Environmental and Social Considerations of Preparatory ... ?· Impacts on the natural and social environment…

Download Environmental and Social Considerations of Preparatory ... ?· Impacts on the natural and social environment…

Post on 30-Jul-2018




0 download

Embed Size (px)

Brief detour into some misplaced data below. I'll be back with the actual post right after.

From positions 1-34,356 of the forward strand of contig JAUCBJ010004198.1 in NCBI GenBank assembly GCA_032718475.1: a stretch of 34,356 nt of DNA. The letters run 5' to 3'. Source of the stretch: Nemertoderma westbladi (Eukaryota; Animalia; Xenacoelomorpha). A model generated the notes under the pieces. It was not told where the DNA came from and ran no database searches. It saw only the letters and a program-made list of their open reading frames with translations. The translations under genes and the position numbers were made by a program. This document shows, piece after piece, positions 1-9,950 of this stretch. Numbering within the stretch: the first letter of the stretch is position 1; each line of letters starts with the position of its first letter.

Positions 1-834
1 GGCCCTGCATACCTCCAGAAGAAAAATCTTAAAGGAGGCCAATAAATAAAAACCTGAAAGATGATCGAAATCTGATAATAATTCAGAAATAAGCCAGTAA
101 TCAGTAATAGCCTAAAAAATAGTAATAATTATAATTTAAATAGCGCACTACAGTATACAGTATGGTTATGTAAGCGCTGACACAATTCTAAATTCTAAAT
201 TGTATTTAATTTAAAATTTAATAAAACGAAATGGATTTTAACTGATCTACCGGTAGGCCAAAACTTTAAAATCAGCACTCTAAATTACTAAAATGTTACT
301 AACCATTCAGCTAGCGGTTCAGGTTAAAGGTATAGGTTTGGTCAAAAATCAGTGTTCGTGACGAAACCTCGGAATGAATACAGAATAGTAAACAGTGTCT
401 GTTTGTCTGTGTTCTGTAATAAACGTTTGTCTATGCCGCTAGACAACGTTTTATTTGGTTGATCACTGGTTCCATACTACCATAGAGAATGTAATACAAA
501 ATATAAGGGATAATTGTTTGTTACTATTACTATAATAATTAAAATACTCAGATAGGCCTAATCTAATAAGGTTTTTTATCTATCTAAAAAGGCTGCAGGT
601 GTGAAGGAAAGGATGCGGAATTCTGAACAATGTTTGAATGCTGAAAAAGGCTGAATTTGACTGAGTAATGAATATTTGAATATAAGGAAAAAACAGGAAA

<ul><li><p>Environmental and Social Considerations of Preparatory Survey for Grant Aid Cooperation Project </p><p> 29th November, 2010 </p><p>1. Title of the Cooperation Project The Project for the Urgent Improvement of Power Distribution System in Freetown in the </p><p>Republic of Sierra Leone </p><p>2. Type of the Study Preparatory Survey for Grant Aid Cooperation Project </p><p>3. Categorization and its Reason (1) Categorization </p><p>Category B </p><p>(2) Reason for Categorization Impacts on the natural and social environment by this Project are not likely to be </p><p>significant. However several adverse impacts on the environment and society, which are a small scale resettlement and impact on a forest reserve, and other impacts during the construction (temporal traffic control and interruption of power service, air pollution, water pollution, soil contamination, waste, noise and vibration, and accidents) will be need to be reviewed in advance in order to avoid and minimize such impacts. </p><p>4. Outline of the Project (1) Background </p><p>The Republic of Sierra Leone (hereinafter referred to as Sierra Leone) is located in the western part of the African continent facing the Atlantic and has a population of 5.32 million (general election statistics in 2007) and a total land area of some 70,000 km2 (similar to the size of Hokkaido Island of Japan). </p><p>The civil war in Sierra Leone ended in 2002 after approximately 11 years of fighting and its recent progress to a development period from the post-war reconstruction period is illustrated by an annual GDP growth rate of 7%. According to this development, the electricity demand, especially in Freetown Metropolitan Area (Western Area), has increased and the electricity demand of Freetown city is estimated as 41MW. However, existing power supply has not satisfied the demand with a high systematical loss caused by the existing overage distribution facility. In order to improve these circumstances, the Government of Japan has been providing </p><p> 1</p></li><li><p>assistance, such as the construction of power generation facility (diesel, 10MW), stretch of distribution lines and construction of substation through Japanese Grant Aid cooperation. Also other donors assistance, such as construction of hydro-power generation facility supported by the World Band, has been provided. The situation of power supply in Freetown Metropolitan Area tends to be improved, however, a high loss of distribution still continues because distribution facility has not meet with the expanded power generation facility. As a result, the final consumers have not received the sufficient and stable electricity. </p><p>Against this background, the Government of Sierra Leone made a request to the Government of Japan for Grant Aid Cooperation Project including construction of a new substation and stretch of distribution lines in the areas with likely high demand in order to promote electrification in these areas. </p><p>(2) Responsible and Implementing Organization The responsible ministry is the Ministry of Energy and Water Resources (hereinafter </p><p>referred to as MEWR) and the implementing organization is the National Power Authority hereinafter referred to as NPA). </p><p>(3) Necessity and Justification of the Project As shown in the following points, necessity and relevance of this Project are high because </p><p>of the direct and indirect effects by implementing the Project; </p><p>1) Beneficiary Population Implementation of this Project will reduce the loss of distribution caused by the overage </p><p>and damaged facility, increase the power supply, and enable to distribute more stable electricity in the target area, Freetown Metropolitan Area. The direct and indirect beneficiary is about 1.83 million people living in Freetown Metropolitan Area. The areas, where the electricity distribution will be improved, include not only the general houses, but also public facilities such as teachers college, hospital, church/mosque, and fishing port. </p><p>2) Purpose and Urgency of the Project Overall goal of this Project is to supply stable electricity in Freetown, and the Project </p><p>purpose is to improve the network of distribution lines in Freetown, to increase the capacity of distribution and to reduce the loss of distribution. Under the circumstance that existing poor distribution facility has not match with the demands and its improvement is greatly required, the newly construction of Goderich substation (hereinafter referred to as S/S), and installation of 33kV and 11kV lines in this Project are quite important in order to improve the electric supply </p><p> 2</p></li><li><p>situation urgently and to be one of the way for securing capital functions. </p><p>3) Compatibility with Master Plan This Project is one of the suggested plans from the Master Plan Study on Power Supply </p><p>in Western Area in the Republic of Sierra Leone implemented by JICA in order to strength the transmission and distribution network based on the demand estimation. And the synergy effects are expected among this Project, existing projects assisted by the Government of Japan with the cooperation of other donors, and the new technical cooperation project of the capacity development for operation and maintenance of electrical supply facility. Therefore, the implementation of this Project is meaningful as one of the program cooperation. </p><p>4) Possibility of Realization under Japans Grant Aid Scheme It is expected to extend and improve the distribution network, and to contribute the safety life of people and the development of social welfare and economic activity in Freetown Metropolitan Area. Therefore it can be reasonable to implement the Project under Japans Grant Aid Scheme. And there are not any issues on the responsible and implementing organizations because MEWR and NPA have experiences of Japans Grant Aid projects. </p><p>(4) Requested Items The requested items are as follows; </p><p> Construction of 33/11kV Goderich S/S Installation of 33kV distribution lines from Wilberforce S/S to Goderich S/S Rehabilitation of 11kV distribution lines Material supply of low voltage distribution equipment and materials </p><p>(5) Contents of the Survey The Survey has the following works; </p><p>000Preparation of the Survey in Japan [001] Analysis of application documents from the Government of Sierra Leone and related documents, </p><p>and understanding the outline [002] Examination of the survey method and the indicators for estimation of the effects by the Projects [003] Examination of the survey policy, method and schedule, and preparation of the draft cooperation </p><p>plan [004] Preparation of the inception report, questionnaire and the survey schedule 100First Field Survey [101] Discussion on the inception report [102] Confirmation of the Project background, purpose, contents, Master Plan and compatibility with </p><p>Master Plan [103] Survey on other donors activities [104] Explanation of Japans Grant Aid scheme [105] Survey on operation and maintenance system </p><p> 3</p></li><li><p>[106] Site survey [107] Survey for facility planning [108] Survey on materials for the Project [109] Survey for construction and installation planning [110] Survey for environmental and social considerations [111] Survey for procurement planning [112] Preparation of the outline design and implementation schedule [113] Discussion of the undertakings by the Sierra Leonean side [114] Preparation of the projects of phase II and phase III according to the Master Plan [115] Discussion on the field report 200Analysis in Japan [201] Explanation of the outline of the first field survey results [202] Preparation of the contents of the Project [203] Examination of the cost reduction based on the outline design [204] Estimation of the reduction of global warming effect [205] Cost comparison with the other donors projects 300Preparation of the Draft Final Report [301] Discussion on the draft final report with the Sierra Leonean side 400Preparation of the Final Report and other documents [401] Preparation and submission of the final report and its summary [402] Preparation and submission of the report of the survey </p><p>5. Outline of the Project Area (1) Natural Environment </p><p>The Project area is Freetown Metropolitan Area which is located in Western Area Peninsular, and consists of Western Urban and Western Rural as shown in Figure 1. The climate of Sierra Leone is tropical. The dry season is from December to April and the rainy season is from May to November. The average annual temperature is around 25 to 30 degree centigrade in the dry season and 22 to 27 degree centigrade in the rainy season. The average annual rainfall is around 3,000 to 7,000 mm/year and the humidity is around 45 to 80 percent. There is still beautiful nature in Western Area, such as forests, beaches, ocean, and wetlands (mangrove forests). </p><p>Sierra Leone is rich in terms of biodiversity, both flora and fauna. But lack of intensive and comprehensive surveys especially after 90s makes it difficult to grasp the current status of biodiversity. In addition, the eleven-year civil war degraded its rich biodiversity by clearing forests and eating bush meats. In the 2008 International Union for Conservation of Nature and Natural Resources (hereinafter referred to as IUCN) Red List, 1,051 species are categorized as Critically Endangered, Endangered, Vulnerable, Near Threaded, Data Deficient, and Least Concerned in Sierra Leone. Out of 1,051 species, 94 species are categorized as Critically Endangered, Endangered and Vulnerable. The number of animal species is 47 and plant species is 47. </p><p>There are two protected areas in Western Area. One is a part of Sierra Leone River Estuary (the total area is around 300,000ha), which is one of the wetlands in the list of Ramsar Convention. The other one is rainforest, Western Area Peninsular Forest Reserve (hereinafter </p><p> 4</p></li><li><p> 5</p><p>referred to as WAPF), located in the center of the peninsular. In addition, there is an unprotected wetland called Yawri Bay area in the south of the peninsular. The area is under process to be a national protected area and to be a registered site of the Ramsar Convention. </p><p>WAPF is protected area by national law in order to protect the water catchments and various biodiversity. However, a part of forests have already been extinct because the population has been increased after the civil war, and residents around WAPF have used forests and lands for livelihood. In Figure 3, the areas in orange show the already extinct parts and the area in yellow show the actual stretch of the forest. According to 2008 IUCN Red List and past surveys, there are several animals which are believed to have their habitat in WAPF. As the original boundary of WAPF by law has been disregarded, the Government of Sierra Leone is now trying to re-demarcate WAPF to protect the forest (its catchments and biodiversity), considering the current condition of degradation and local peoples dependence on the forest. </p></li><li><p>*Note: Route of distribution lines are tentative as of December 2010*Note: Route of distribution lines are tentative as of December 2010</p><p>6 </p><p>Figure 1 Project Area </p></li><li><p> [Remarks] Note The red lines show the existing roads. [Source] DACO / SLIS </p><p>Figure 2 Western Area Peninsula Forest Reserve </p><p> 7</p></li><li><p> [Remarks] Note The red lines show the existing roads. [Source] DACO / SLIS </p><p>Figure 3 Map of protected areas in Western Area (2) Social Environment </p><p>Sierra Leone was suffering from insufficient provision of social and public services and deterioration of economy due to power game and corruption after the independence in 1961. The civil war started in 1991 made the situation worse. Since the end of war in 2002, peace has been kept with donors supports. The country is now in the stage of development after the reconstruction stage. However, basic infrastructure such as water, electricity, road are not yet developed enough even in the capital, Freetown, which is a negative factor for economic development. The lack of social services such as education or health makes the lives of people more difficult. The employment rate and poverty rate is high. The country is ranked at 158 among 169 countries in the Human Development Index and categorized as Low Human Development reoffered to as the Human Development Report 2010 by UNDP </p><p>The size of population is becoming bigger and bigger in Western Area, as refugees or internally displaced persons during the war have been moving in, and people from rural areas have also migrated to seek a better life. The population of Western Area is 950,000 according to the statistics in 2004 (urban 785,000 and rural 165,000).This growth of population has caused heavy congestion in Freetown. Especially, the poor have encroached along bay or river or hilltop areas informally. These kinds of slums with no proper infrastructure and sanitation are scattered in the town. Of them, slums in Kroo Bay, Susans Bay, Granville Brook, Cline Bay near Fisher Lane and Wellington Creek are big. </p><p>GDP (constant price) which was falling during the civil war, marked a positive growth </p><p> 8</p></li><li><p>rate after the end of war, and returned to the pre-war level in 2007 (Figure 4). From 2004 to 2006, the annual GDP growth rate was steady with an average figure of 7.4% and the GDP in 2007 was almost restored to the level before the civil war. According to the IMF, the GDP growth rate of Sierra Leone in 2008 slightly fell to 5.5% reflected the world economic deterioration (Figure 5). Figure 6 shows the breakdown of the GDP by sector and Table 1 shows the degree of contribution of each sector to the GDP growth from 2005 to 2007. During this period, agriculture and services accounted for some 70 to 90% of the GDP growth, clearly indicating that the economic growth of Sierra Leone in the post-civil war period was led by agriculture and services. </p><p>0</p><p>500</p><p>1,000</p><p>1,500</p><p>2,000</p><p>2,500</p><p>3,000</p><p>3,500</p><p>1980 1985 1990 1995 2000 2005</p><p>Year</p><p>civil war</p><p>Rea</p><p>l GD</p><p>P (b</p><p>illio</p><p>ne L</p><p>eone</p><p>)</p><p> [Source] IMF (2009, 4), World Economic Outlook Database </p><p>Figure 4 Historical Changes of GDP </p><p>-30</p><p>-20</p><p>-10</p><p>0</p><p>10</p><p>20</p><p>30</p><p>40</p><p>1980 1985 1990 1995 2000 2005</p><p>Year</p><p>civil war</p><p>GD</p><p>P G</p><p>row</p><p>th R</p><p>ate </p><p>(%)</p><p> [Source] IMF (2009, 4), World Economic Outlook Database </p><p>Figure 4 Historical Changes of GDP Growth Rate </p><p> 9</p></li><li><p> [Source] IMF (2008.7), Sierra Leone: Poverty Reduction Strategy Paper - Progress Report </p><p>Figure 5 Breakdown of GDP by Sector </p><p>Table 1 Contribution Ratio to GDP Growth by Sector 2005 2006 2007 (Estimate) Agriculture 72.1% 37.4% 41.2% Services 26.0% 57.7% 33.0% Mining -3.4% 0.2% 17.2% Manufacturing 1.1% 4.2% 1.0% Electricity &amp; Water -1.0% -0.3% -0.9% Construction 5.1% 0.8% 8.5% </p><p>[Source] IMF (2008.7), Sierra Leone: Poverty Reduction Strategy Paper - Progress Report </p><p>The size of population is becoming bigger and bigger in Western Area, as refugees or internally displaced persons during the war have been moving in, and people from rural areas have also migrated to seek a better life. The population of Western Area is 950,000 according to the statistics in 2004 (urban 785,000 and rural 165,000).This growth of population has caused heavy congestion in...</p></li></ul>